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I feel much more nearly human – rabbit in a habanero cider gravy, spinach, duck soup

Last night was wonderful! Right before the end of work, I had a friend give me a ring to tell me he was in the area and would I like company.

So he came over and cooked for me.

So let me try to tell you what he cooked, oh man!

He took my lil ole thawed rabbit and cut it into sections. Then he dredged it in flour that had been generously seasoned with basil, smoked paprika, savory, thyme, and black pepper. Fried the rabbit. and then we set that aside.

Then we took leeks, which had been sliced in half lengthwise, cut into half-circles less than a quarter inch thick all the way up – white and green parts – and then thoroughly cleaned, and fried them in the oil, too. and then set aside.

Next, he put in a whole container of portobella mushrooms, which had been cleaned and the tips of the stems trimmed but whole, and then once that started releasing juice, he added some five or six cloves of garlic, chopped roughly, and the flesh only of one habanero pepper – and cooked until the garlic was just browning and luscious. He added the leeks, cooked for a little bit together, and then put them back in the bowl on the side.

Then he made gravy with more of the seasoned flour, oil, a bottle of Wood Chuck dark brown cider, and some chicken stock. He added the veggies back tot he gravy and then added the rabbit. We set that to simmer, on pretty high heat for simmering, while I made turmeric rice.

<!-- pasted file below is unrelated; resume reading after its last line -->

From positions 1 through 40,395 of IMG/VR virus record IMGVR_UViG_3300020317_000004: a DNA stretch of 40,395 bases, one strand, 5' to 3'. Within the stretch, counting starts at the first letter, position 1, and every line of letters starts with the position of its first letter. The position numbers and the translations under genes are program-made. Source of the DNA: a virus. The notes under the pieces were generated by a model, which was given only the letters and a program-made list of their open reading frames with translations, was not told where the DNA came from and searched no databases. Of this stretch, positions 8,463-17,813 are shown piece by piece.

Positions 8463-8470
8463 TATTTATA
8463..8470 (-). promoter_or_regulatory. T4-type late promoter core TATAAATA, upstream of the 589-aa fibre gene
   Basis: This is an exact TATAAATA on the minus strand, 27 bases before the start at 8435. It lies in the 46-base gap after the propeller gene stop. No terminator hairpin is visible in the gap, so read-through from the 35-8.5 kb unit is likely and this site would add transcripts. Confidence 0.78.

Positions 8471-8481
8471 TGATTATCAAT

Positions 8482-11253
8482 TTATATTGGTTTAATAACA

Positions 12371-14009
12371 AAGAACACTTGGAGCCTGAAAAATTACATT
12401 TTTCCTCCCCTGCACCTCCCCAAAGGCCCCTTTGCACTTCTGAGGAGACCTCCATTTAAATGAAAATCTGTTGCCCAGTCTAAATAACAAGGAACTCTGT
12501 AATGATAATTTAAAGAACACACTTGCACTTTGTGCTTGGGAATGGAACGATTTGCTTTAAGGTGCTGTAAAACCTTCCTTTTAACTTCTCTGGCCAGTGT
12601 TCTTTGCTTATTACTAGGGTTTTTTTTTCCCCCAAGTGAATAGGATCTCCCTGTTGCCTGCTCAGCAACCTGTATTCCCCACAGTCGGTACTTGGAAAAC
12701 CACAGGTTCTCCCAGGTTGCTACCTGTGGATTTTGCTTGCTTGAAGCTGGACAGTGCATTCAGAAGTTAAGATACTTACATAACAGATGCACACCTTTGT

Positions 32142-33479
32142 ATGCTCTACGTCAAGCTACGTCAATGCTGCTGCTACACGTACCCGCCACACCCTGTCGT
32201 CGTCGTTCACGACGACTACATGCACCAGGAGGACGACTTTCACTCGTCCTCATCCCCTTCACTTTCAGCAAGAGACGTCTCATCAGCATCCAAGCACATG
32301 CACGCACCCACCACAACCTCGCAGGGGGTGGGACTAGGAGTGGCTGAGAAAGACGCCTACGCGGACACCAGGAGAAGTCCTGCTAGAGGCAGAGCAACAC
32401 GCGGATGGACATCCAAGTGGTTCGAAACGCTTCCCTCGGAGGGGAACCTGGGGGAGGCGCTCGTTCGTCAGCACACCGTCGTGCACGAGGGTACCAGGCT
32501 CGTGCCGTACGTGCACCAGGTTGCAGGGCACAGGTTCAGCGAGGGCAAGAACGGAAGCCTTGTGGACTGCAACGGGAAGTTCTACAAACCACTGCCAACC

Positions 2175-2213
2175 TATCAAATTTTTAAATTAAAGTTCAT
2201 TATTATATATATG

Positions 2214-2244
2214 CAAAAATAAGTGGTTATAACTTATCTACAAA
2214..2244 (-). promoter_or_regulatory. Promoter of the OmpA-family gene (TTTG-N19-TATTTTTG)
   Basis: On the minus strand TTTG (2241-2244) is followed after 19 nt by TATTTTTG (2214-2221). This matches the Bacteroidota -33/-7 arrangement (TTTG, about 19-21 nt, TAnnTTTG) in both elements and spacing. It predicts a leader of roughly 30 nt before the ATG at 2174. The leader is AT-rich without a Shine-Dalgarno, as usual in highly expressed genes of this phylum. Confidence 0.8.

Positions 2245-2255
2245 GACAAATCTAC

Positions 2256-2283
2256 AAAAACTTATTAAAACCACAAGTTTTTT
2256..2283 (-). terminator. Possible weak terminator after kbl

So good.


Other recent successful experiments in food have included:

Spinach of yum
Clean and remove stems from spinach.

Saute some garlic and a purple onion, sliced thinly but long enough to have texture, and once that is going decently, add all the spinach. When wilted, add unagi sauce. Crack two eggs into the pan – scramble all about.

Best Duck Soup Ever
I had gotten the duck carcass after the last time my family went out for peking duck, and it had been sitting in my freezer. Then I found a little shop where I got half a roast duck for $7 – including the head. Woot!

So I ate up the meat and skins and put the residue in my stock pot with the frozen carcass.

Then I added the base of a bunch of celery, the base of a head of napa cabbage, some carrots, a lot of garlic, some black peppercorns, a bay leaf, some five spice powder, and some red onion. And water. Cook cook cook. Then I removed some of the goodie so I could fit in even more water and make more broth because my pot was pretty packed with goodie. Cook cook cook. Let sit over night. Cook cook cook (boiling at least 20 minutes). Let cook enough to work with. Strain through cheesecloth.